And it came complete with its own Lennon and McCartney. Kramer plucked a bug-eyed, 19-year-old college-radio DJ named Dave Marsh and made him editor-in-chief; the reasoning, he said, was that the kid had played the Who’s “Can’t Explain” 23 times in a row on his show. (Marsh declares the story to be total and utter bullshit, but hey, when the legend becomes fact…) He set the tone that immediately helped distinguish Creem from other magazines, and is one of several folks credited with coining the term “punk rock.” The yin to his yang was Lester Bangs, a SoCal native and fired Rolling Stone critic who moved to Detroit after he started freelancing for Creem. These fanatics had taste, they had a sensibility, and they could write the hell out a music review. There were legends in those days.

Add in Kramer, and you had three alpha males jockeying for supremacy, occasionally (literally) butting heads and pushing each other to do more out-there work. The situation became even more pronounced when Kramer decided to move the staff into a 100-acre farm in rural Walled Lake, Michigan, for an experiment in communal living. (Spoiler: It did not go well.) And while everyone indulged in the choice refreshments and illicit recreational distractions of the day, it was the publisher who would end up going deepest down the rabbit hole. Yet, somehow, all of these outcasts came together as a dysfunctional family that bonded over the new freedoms, four chords, and the truth. They knew their readers. It was a magazine made by misfits, for misfits.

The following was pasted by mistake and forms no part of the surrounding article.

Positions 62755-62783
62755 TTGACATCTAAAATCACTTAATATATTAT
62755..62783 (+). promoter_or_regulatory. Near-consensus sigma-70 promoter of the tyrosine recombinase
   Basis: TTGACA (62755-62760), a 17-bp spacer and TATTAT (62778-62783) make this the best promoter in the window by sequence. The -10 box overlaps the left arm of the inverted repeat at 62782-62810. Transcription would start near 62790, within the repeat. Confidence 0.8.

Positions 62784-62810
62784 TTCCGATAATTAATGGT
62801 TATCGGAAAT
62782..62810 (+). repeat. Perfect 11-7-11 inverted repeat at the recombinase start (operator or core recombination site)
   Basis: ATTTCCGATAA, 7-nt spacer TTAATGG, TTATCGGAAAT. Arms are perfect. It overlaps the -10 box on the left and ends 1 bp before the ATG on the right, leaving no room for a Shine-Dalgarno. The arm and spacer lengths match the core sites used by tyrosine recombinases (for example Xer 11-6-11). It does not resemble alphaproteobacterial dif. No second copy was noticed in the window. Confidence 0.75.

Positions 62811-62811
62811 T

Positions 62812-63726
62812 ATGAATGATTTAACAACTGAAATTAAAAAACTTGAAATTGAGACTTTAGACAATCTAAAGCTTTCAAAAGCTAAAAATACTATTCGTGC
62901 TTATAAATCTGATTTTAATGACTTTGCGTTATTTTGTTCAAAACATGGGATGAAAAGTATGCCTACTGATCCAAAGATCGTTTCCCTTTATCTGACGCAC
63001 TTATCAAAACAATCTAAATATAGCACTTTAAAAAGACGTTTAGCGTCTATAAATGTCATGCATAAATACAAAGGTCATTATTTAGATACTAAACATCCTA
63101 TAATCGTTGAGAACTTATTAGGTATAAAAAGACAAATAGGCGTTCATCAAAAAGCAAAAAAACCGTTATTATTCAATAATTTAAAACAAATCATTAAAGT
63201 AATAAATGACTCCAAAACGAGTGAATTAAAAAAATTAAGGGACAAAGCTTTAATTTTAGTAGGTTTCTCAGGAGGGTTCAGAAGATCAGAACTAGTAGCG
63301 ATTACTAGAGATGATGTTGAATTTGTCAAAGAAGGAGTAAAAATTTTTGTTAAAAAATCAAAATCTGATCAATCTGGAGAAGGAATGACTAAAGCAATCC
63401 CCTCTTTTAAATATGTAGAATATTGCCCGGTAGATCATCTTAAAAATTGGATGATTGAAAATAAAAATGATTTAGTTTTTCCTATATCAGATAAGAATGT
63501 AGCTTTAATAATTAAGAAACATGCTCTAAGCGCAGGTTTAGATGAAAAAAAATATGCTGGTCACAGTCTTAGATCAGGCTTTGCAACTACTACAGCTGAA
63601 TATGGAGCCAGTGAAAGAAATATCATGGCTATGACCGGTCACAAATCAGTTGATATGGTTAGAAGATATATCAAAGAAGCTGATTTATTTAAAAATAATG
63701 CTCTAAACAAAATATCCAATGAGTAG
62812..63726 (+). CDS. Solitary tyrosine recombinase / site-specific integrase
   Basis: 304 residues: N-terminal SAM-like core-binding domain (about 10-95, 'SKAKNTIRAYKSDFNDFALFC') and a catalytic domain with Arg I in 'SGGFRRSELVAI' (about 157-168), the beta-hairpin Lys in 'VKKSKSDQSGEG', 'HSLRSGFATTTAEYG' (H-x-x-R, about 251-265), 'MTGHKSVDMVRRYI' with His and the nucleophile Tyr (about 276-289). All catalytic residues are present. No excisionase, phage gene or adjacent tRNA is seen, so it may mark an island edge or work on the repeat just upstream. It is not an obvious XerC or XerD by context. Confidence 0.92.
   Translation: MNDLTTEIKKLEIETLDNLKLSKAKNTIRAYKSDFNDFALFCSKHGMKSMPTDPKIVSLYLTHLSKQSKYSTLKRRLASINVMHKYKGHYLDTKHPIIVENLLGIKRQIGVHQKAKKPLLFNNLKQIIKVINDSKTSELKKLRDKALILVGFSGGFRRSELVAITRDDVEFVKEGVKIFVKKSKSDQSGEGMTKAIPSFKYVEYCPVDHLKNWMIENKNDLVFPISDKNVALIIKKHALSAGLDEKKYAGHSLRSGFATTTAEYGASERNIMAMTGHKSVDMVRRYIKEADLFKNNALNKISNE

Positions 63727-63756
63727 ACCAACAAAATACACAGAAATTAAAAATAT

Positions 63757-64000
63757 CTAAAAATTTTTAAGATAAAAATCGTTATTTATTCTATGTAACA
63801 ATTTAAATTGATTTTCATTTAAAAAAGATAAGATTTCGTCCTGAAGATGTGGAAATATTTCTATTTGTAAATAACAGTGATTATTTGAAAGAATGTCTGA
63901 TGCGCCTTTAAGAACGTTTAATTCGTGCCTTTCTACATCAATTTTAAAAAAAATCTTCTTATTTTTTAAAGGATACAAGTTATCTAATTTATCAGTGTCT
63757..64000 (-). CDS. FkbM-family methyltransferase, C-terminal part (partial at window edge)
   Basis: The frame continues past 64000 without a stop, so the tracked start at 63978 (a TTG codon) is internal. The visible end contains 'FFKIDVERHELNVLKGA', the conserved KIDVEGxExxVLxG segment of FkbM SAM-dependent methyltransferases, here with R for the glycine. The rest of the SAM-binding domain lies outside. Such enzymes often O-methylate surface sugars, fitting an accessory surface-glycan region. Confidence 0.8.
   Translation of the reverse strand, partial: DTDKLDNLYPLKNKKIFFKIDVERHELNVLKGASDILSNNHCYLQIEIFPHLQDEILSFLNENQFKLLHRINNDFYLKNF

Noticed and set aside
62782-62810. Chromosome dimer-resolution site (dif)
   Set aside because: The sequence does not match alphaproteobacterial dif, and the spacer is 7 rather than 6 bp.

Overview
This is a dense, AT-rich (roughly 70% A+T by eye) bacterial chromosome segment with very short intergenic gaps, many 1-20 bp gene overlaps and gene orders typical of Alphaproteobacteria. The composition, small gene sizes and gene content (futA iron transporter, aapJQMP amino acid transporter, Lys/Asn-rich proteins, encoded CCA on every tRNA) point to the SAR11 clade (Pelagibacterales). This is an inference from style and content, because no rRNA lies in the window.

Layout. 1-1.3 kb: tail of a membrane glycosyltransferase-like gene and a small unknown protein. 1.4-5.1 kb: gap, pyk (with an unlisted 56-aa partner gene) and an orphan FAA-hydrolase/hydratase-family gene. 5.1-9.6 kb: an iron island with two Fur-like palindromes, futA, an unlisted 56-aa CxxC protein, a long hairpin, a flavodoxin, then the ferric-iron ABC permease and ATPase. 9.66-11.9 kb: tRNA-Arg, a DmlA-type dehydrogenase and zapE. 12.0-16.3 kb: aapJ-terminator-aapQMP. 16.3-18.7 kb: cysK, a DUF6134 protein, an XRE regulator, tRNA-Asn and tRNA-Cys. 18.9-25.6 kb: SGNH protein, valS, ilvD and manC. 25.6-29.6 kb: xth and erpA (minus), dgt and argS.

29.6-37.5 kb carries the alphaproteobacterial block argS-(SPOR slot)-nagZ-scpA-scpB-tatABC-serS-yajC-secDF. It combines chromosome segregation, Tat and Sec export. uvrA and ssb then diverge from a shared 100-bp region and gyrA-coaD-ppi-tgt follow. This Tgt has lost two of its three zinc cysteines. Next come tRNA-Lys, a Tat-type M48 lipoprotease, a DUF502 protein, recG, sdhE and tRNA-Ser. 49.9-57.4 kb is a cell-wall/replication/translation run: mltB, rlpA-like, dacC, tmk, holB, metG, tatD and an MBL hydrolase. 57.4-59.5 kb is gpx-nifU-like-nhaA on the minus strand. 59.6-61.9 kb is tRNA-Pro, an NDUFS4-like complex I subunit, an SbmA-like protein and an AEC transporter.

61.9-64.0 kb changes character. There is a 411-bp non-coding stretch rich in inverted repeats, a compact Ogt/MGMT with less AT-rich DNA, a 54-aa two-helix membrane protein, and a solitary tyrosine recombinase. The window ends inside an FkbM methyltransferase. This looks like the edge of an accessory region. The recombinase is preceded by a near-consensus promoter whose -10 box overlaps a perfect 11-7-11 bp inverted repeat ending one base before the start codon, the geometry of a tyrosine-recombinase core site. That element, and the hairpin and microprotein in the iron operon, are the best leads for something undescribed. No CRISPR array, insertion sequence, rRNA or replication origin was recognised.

Some of those misfits, naturally, would become famous. In addition to ex-staffers and masthead superstars, the documentary piles on testimonies from musicians, actors, filmmakers, designers, and other creative types who either grew up on the mag or were featured in its sticky pages. Pearl Jam’s Jeff Ament talks about growing up in Montana and becoming enamored with the far-away world Creem presented in its pages. The Red Hot Chili Peppers’ Chad Smith remembers seeing the publication’s address was only a few zip codes away from where he lived, loitering outside the office for a few minutes, and then happening to run into Alice Cooper (!) as he left the building. Michael Stipe recounts falling in love with Patti Smith after seeing her in Creem while he was in detention hall. Joan Jett reads aloud her angry letter to the writer who declared “these bitches suck” in a piece on the Runaways, in which she threatened to kick his ass. Peter Wolf waxes about the time that Bangs had written a dismissive take on the J. Geils Band, which resulted in the His Lesterness bringing a typewriter onstage during a show and penning a review of the concert-in-progress; it ended with the scribe smashing the typewriter onstage, because rock & roll, dude!